Northwestern’s two-QB system came in handy in opener
BY SETH GRUEN Staff Reporter September 1, 2013 8:58PM
Northwestern quarterback Kain Colter told coaches it was best if backup Trevor Siemian led the team on the last drive last week at Syracuse. | Tom Cruze~Sun-Times
Updated: October 3, 2013 6:26AM
BERKELEY, Calif. — The two-quarterback system has elicited negative, cynical clichés for as long as college coaches have considered it.
Still, throughout training camp Northwestern coach Pat Fitzgerald insisted that Kain Colter and Trevor Siemian could co-exist as co-quarterbacks. Fitzgerald pointed to last season to support his claim. Siemian threw the ball more than Colter, who took more snaps.
A 44-30 road victory against Cal on Saturday provided Fitzgerald another reason to maintain the system.
Colter started the game, but after getting hit on the first two plays he departed with a concussion. He wasn’t ruled out until halftime, so Siemian didn’t initially know he would be playing the rest of the contest.
“At that time I had no idea whether Kain was going to come back or not,” Fitzgerald said. “[Siemian’s] ready to go. He’s poised and ready to go.
“We’ve had starter 1A and 1B for a couple years. Although he didn’t go out there first on the first play, he still operates every day like he’s a starter.”
Every team has a contingency plan for the loss of a quarterback — or any player — but injuries are always unexpected.
For Northwestern, giving two guys reps at the position provides the Wildcats with an experienced insurance policy.
The most important dimension of the Wildcats’ offense is the read-option. With Colter in the game, his speed and athleticism make it extremely difficult to defend. But in turn, he’s also vulnerable to injury.
The principle is that Colter keeps the ball himself or draws a defender before he pitches it. Either way, he usually gets hit.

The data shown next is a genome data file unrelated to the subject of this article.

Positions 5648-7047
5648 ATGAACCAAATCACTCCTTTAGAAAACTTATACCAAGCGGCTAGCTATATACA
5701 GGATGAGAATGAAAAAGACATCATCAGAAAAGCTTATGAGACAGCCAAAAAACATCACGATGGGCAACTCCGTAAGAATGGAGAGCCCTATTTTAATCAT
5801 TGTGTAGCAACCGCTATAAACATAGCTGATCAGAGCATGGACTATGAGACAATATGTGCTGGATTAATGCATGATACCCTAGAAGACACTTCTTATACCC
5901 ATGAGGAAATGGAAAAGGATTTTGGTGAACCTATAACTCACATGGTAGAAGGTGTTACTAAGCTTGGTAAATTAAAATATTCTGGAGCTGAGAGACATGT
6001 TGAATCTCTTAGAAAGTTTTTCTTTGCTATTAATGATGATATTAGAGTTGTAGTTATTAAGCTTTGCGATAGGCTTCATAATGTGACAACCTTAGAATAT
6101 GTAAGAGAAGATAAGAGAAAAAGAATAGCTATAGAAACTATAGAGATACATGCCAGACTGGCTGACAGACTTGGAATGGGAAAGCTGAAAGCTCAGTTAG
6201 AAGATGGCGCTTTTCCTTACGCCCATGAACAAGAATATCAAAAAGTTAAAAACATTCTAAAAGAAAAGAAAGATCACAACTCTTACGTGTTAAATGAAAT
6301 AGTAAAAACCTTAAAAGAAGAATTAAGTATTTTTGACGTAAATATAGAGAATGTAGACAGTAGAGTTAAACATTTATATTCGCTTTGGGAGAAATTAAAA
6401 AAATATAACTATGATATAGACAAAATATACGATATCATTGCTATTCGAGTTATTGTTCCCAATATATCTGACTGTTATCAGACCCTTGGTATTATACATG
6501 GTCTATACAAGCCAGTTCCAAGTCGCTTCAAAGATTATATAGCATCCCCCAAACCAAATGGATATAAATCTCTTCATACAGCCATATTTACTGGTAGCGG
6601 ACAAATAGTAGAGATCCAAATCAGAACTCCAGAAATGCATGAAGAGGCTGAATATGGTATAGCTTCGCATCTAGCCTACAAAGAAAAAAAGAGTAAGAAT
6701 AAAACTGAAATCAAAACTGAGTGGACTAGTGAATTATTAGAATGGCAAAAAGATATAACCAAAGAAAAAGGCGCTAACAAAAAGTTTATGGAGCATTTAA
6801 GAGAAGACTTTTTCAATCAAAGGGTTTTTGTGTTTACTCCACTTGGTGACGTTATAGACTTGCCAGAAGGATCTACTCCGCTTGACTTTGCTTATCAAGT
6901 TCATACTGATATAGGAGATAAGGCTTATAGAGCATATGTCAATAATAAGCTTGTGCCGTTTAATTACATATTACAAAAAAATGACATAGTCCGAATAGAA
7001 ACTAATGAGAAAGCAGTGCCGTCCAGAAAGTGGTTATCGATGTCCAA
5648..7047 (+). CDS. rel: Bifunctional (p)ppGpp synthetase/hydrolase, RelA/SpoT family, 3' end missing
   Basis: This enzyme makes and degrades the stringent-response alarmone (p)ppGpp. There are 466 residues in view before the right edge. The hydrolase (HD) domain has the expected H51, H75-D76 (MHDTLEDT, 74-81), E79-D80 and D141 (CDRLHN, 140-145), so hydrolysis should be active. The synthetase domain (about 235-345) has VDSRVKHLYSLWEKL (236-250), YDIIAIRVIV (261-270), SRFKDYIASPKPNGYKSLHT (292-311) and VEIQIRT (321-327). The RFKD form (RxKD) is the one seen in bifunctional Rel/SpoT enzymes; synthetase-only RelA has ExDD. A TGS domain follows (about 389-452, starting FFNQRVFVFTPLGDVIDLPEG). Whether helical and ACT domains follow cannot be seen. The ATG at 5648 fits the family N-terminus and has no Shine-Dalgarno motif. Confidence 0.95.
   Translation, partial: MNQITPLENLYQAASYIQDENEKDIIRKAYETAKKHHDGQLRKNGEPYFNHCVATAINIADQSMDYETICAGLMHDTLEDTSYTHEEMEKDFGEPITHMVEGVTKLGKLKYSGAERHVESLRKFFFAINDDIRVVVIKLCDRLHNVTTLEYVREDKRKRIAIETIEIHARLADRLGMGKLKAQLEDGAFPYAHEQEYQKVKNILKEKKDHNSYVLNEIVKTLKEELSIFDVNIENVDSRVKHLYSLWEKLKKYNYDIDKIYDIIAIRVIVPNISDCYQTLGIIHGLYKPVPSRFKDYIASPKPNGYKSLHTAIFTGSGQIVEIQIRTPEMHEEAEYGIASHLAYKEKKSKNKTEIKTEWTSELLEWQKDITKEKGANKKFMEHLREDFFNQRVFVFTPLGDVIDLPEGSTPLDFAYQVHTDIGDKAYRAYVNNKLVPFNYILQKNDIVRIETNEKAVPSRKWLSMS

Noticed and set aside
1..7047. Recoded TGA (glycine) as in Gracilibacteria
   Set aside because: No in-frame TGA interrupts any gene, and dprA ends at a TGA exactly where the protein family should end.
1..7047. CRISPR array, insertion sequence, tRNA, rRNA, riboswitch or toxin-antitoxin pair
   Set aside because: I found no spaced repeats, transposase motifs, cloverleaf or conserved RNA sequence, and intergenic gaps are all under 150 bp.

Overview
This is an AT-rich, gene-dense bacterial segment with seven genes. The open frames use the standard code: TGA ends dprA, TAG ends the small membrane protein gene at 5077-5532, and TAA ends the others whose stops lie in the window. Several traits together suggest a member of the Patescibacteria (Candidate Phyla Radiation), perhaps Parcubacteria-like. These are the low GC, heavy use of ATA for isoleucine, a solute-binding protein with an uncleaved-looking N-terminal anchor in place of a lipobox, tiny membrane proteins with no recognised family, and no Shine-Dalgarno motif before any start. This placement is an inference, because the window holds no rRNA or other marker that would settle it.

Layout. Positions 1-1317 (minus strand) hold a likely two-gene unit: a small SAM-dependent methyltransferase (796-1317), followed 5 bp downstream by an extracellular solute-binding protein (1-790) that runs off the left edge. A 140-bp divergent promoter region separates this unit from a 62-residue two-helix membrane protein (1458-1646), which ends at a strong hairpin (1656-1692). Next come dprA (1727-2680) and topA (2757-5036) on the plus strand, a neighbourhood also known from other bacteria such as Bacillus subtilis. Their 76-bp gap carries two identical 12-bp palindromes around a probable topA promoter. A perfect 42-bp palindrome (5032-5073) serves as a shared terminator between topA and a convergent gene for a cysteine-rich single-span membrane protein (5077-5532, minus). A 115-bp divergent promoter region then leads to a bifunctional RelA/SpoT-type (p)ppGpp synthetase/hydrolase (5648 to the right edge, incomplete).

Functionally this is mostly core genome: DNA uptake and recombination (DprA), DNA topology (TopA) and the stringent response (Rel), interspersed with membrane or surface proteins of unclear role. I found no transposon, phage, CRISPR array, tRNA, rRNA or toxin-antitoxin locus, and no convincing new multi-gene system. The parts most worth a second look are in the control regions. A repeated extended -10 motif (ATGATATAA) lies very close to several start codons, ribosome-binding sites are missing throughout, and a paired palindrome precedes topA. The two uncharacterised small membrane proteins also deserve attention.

Siemian doesn’t have the same kind of athleticism, so the read-option was virtually nonexistent in the second half of Saturday’s game. He got hit on an option play in the first half and considering Colter was already out, the strategy was abandoned by the coaching staff.
Siemian did provide the Wildcats with a more dynamic passing game, which is a major reason he’s used in addition to Colter. The stronger-armed Siemian threw for 276 yards and a touchdown with two interceptions. Dan Vitale led all receivers with five receptions for 101 yards.
“It’s the same offense,” Siemian said. “We just tweak it a little bit. Obviously I’m not running around as much as Kain, so the option game is probably not as big a part of our offense. But it’s kind of tailored to whoever is in there.”
Note: Kain Colter wasn’t the only Northwestern player to go down with an injury Saturday. Cornerback Daniel Jones injured his knee with 20 seconds left in the second half and did not return. Freshman defensive back Matthew Harris was injured on the opening kickoff and also did not return.
Minor injuries to Chi Chi Ariguzo, Damien Proby and Will Hampton drew the ire from some fans who thought Northwestern faked injuries to slow Cal’s fast-paced offense. All three players returned to action after briefly leaving the game.
“If anybody were to question the integrity of myself, our program or our players, I question theirs,” coach Pat Fitzgerald said. “So that’s all I say. Our guys get dinged up. They get dinged up, they’re instructed to go down.”